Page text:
To begin, in working for advocating and raising awareness, the collaboration of many organizations and institutions has already produced results and we have seen governmental and intergovernmental bodies already taking steps to favour open publication policies. For instance, the United Kingdom’s Research Councils’ policy on Open Access and EU Commission’s inclusion of Open Access as a general principle in the Horizon 2020 projects are high level decisions that will ensure extended access to scientific knowledge and awareness of the issues amongst researchers.
Every scientific discipline is determined by the object of measurement and the selection of appropriate methods of data collection and statistical analysis. Faulty methodology can lead to incorrect information in the results, without the researcher being aware of this. Taking incorrect knowledge as correct into account while conducting further research has far-reaching negative consequences. One of these errors present, to some degree, in every single research is bias. It is a particularly dangerous one, because it usually goes undetected by the researcher. But if you are aware of its threat there are ways to avoid it. In research, it occurs when systematic error is introduced into sampling or testing by selecting or encouraging one outcome or answer over others. It comes in numerous ways and forms. The rest of this post will focus on causes of bias in the field of gender studies.
This post will talk about the pros and cons of a few selected providers of online survey services and may help you find the best survey service provider for your research purposes. With the information given in this post, your future data collections will become much easier due to the overview of survey providers for quantitative research you will receive. After giving you an insight into the diversity of survey tools and the general features they provide, four of the best featured and most frequently used survey tool providers will be presented in greater detail.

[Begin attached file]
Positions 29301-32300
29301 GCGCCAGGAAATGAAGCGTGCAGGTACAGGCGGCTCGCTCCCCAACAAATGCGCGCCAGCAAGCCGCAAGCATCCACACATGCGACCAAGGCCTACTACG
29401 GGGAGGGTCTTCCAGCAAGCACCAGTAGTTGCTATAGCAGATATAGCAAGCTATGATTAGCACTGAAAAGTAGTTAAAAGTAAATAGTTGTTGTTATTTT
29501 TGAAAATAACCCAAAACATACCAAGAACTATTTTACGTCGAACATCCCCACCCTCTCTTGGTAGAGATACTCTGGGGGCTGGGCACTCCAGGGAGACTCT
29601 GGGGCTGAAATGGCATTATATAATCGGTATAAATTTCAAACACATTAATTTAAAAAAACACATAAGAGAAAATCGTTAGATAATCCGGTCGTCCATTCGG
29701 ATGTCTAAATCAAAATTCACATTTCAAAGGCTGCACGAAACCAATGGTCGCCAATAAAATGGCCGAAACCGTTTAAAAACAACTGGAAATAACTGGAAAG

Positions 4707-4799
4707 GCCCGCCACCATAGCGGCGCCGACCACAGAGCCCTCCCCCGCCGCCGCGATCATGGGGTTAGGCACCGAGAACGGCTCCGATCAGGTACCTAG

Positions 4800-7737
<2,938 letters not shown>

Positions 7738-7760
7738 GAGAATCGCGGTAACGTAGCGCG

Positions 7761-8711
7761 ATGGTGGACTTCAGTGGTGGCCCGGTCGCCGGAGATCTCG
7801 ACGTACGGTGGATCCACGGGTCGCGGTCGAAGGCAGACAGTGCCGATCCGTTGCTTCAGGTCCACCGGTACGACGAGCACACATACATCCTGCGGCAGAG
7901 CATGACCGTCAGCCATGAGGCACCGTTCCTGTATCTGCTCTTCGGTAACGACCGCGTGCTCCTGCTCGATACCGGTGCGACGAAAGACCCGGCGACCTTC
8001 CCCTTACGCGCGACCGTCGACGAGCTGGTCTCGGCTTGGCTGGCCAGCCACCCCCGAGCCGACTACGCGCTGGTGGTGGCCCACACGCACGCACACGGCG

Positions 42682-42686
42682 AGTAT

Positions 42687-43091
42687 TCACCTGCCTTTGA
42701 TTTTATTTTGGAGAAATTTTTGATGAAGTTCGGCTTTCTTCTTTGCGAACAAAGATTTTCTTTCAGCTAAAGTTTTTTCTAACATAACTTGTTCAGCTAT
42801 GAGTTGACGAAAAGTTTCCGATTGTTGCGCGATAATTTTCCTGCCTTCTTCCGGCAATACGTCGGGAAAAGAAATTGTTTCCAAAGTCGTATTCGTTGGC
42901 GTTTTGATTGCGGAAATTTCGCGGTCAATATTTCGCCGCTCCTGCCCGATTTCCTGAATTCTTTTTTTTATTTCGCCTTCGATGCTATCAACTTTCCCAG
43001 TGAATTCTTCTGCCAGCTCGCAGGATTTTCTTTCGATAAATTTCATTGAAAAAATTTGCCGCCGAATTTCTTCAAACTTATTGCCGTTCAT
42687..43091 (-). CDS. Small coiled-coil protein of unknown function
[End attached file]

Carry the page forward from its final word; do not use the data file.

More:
It happens often. You are searching for the latest research on your topic of interest, you come across the perfect article to expand your knowledge of this topic but then – BAM! You hit the paywall. Access to scholarly articles is a huge issue for students. This is due to the simple fact that many institutions cannot afford the exorbitant prices of academic journals. It’s not only students that experience barriers to accessing the latest research though. Approximately 40% of researchers do not have access to the articles they need (Research Information Network, 2009). Continue reading
As many of us enter the world of science having little experience in peer review it is relevant to describe it in more detail and provide some useful tips about the process. By the time some of us finish university we might have some general idea and knowledge about how peer review works by submitting own manuscripts and, hopefully, getting published. However, what will happen if a person is about to become a reviewer oneself? This changes perspectives considerably. Thus, many early career scientists who become reviewers have not only insufficient experience, but as well lack knowledge on the matter. That is why, it is important to share some useful insights on how reviewers’ work looks like and on what one should be focused on when going through a big number of submitted texts in order to choose the best ones.